"... If country-code top-level domains were property at all, these domains would be most analogous to the corpus of a public trust administered by ICANN for the benefit of the global Internet community. In effect, ICANN serves as a trustee of the Internet’s unique names and numbers in service to all Internet users. Each local manager of a country-code top-level domain, in turn, effectively functions as the local agent of ICANN in the relevant regional Internet community. It makes no difference for these purposes that, according to plaintiffs (Br. 12-15), the local managers of the .ir, .sy, and .kp domains include government instrumentalities. In their capacity as managers of country-code top-level domains, they exercise responsibility delegated from ICANN on behalf of the Internet community as a whole. ICANN’s policies reflect this understanding. ICANN expressly treats the manager of each country-code top-level domain as a “trustee for the domain on behalf of the national and global Internet communities.”13 The manager of such a domain is “performing a public service on behalf of the Internet community.” RFC 1591, at 2. Other statements of Internet governance principles likewise describe the roles of ICANN and country-code top-level domain managers in terms of a trust relationship: “The designated manager is the trustee of the top-level domain...

"... The Syrian government requested in 2010 that ICANN redelegate the .sy domain to a new local manager. ICANN did not treat that request as dispositive merely because it came from the Syrian government. Instead, ICANN analyzed various “public-interest criteria for eligibility,” including the views of “all ten of the private [Internet Service Providers] that operate in the country,” and stressed that the request would be considered in light of “ICANN’s core mission of ensuring the stable and secure operation of the Internet’s unique identifier systems.” Ibid.19 When the roles of ICANN and the managers of country-code top-level domains are understood by analogy to trust principles, it is clear that the defendant foreign states have no beneficial ownership interest subject to attachment under the FSIA or TRIA.20. Under well-settled principles, the corpus of a trust is not subject to attachment to satisfy the debts of the trustee or a trustee’s agent. “If property is held in trust, the trustee has a nonbeneficial interest... the Executive Branch and Congress have repeatedly expressed the commitment of the United States to the multi-stakeholder model of Internet governance and have emphasized the importance of this model to maintaining a stable, open, and decentralized Internet that is free from governmental control. Sovereign beneficial ownership of countrycode top-level domains is anathema to this model and these goals ....”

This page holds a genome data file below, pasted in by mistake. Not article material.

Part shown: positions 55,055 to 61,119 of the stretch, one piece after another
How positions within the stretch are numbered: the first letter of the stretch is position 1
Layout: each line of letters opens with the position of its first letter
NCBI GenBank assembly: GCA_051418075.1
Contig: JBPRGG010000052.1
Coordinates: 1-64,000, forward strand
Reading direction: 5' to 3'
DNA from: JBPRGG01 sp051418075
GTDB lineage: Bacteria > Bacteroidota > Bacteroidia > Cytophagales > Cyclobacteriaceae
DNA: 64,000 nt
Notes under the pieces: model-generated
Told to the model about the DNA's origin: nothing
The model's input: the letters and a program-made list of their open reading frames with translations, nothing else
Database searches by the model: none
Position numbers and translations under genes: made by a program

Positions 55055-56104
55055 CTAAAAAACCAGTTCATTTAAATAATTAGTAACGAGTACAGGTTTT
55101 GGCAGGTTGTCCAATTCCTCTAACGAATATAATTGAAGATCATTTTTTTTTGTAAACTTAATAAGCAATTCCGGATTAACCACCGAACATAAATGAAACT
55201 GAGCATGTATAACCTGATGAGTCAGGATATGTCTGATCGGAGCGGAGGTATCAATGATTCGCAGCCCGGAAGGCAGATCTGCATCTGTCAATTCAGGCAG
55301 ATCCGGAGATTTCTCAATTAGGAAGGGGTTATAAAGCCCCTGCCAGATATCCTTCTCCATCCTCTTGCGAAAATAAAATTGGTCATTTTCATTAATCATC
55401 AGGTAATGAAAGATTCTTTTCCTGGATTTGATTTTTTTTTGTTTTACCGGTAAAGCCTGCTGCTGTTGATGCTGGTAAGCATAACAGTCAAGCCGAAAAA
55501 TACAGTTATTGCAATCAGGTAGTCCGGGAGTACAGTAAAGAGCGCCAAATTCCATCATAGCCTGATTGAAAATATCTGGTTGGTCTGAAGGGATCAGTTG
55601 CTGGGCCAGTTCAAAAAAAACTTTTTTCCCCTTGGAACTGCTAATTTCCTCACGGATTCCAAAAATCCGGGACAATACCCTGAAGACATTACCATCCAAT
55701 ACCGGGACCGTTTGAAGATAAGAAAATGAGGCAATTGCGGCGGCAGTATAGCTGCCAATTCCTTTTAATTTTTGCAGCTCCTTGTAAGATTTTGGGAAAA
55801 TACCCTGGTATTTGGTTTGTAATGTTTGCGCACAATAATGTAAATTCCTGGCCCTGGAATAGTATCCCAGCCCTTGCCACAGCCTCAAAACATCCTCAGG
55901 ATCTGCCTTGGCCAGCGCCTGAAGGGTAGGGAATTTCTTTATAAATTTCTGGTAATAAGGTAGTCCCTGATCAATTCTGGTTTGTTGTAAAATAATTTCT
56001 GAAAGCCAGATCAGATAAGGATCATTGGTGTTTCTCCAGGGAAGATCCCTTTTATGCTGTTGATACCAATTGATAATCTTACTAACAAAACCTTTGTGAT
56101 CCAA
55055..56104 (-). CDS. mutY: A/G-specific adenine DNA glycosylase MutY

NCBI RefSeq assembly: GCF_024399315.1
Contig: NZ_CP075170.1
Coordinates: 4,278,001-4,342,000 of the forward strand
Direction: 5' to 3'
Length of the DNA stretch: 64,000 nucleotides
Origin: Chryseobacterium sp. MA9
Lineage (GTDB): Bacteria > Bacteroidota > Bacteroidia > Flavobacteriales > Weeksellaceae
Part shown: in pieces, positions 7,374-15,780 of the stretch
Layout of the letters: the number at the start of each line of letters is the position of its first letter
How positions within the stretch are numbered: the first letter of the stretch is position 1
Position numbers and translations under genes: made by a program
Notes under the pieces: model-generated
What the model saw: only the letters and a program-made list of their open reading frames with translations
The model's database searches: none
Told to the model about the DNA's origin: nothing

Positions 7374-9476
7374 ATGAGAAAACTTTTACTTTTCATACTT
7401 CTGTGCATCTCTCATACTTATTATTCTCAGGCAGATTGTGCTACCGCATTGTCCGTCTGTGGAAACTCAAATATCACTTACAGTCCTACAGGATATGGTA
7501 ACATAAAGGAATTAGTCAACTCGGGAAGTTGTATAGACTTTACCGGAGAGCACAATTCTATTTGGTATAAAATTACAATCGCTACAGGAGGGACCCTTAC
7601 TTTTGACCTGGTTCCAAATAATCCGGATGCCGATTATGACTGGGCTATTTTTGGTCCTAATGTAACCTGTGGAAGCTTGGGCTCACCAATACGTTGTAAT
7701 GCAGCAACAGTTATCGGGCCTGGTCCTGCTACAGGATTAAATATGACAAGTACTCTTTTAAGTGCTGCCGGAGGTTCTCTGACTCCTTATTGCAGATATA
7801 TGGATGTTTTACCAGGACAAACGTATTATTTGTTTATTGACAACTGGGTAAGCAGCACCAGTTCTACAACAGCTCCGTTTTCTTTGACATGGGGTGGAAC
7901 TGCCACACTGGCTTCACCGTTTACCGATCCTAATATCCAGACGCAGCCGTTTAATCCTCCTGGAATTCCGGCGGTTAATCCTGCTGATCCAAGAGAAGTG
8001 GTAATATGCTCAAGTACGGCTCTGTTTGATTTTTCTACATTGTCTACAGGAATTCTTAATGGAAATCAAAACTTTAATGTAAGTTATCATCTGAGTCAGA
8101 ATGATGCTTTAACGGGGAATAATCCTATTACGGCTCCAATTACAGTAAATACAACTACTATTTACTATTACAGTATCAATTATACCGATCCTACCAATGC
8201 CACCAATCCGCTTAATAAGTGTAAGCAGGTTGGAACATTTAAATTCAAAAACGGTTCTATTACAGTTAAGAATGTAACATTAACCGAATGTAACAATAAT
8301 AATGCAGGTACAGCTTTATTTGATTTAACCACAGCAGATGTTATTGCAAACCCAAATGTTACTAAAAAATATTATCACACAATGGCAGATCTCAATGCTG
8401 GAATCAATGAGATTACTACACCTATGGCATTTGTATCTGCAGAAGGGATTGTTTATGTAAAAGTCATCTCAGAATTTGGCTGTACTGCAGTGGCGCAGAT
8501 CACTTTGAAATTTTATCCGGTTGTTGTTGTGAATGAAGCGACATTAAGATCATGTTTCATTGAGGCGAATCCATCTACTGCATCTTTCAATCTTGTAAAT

source: Weinstein et al v Iran and ICANN - U.S. Amicus Curiae Brief (pdf)

Oral Argument is scheduled for January 21, 2016

See also: Ben Haim v. Islamic Republic of Iran; Calderon-Cardona v. Democratic People's Republic of Korea; Rubin v. Islamic Republic of Iran; Stern v. Islamic Republic of Iran; Weinstein v. Islamic Republic of Iran; Wyatt v. Syrian Arab Republic (ICANN page with links to documents filed)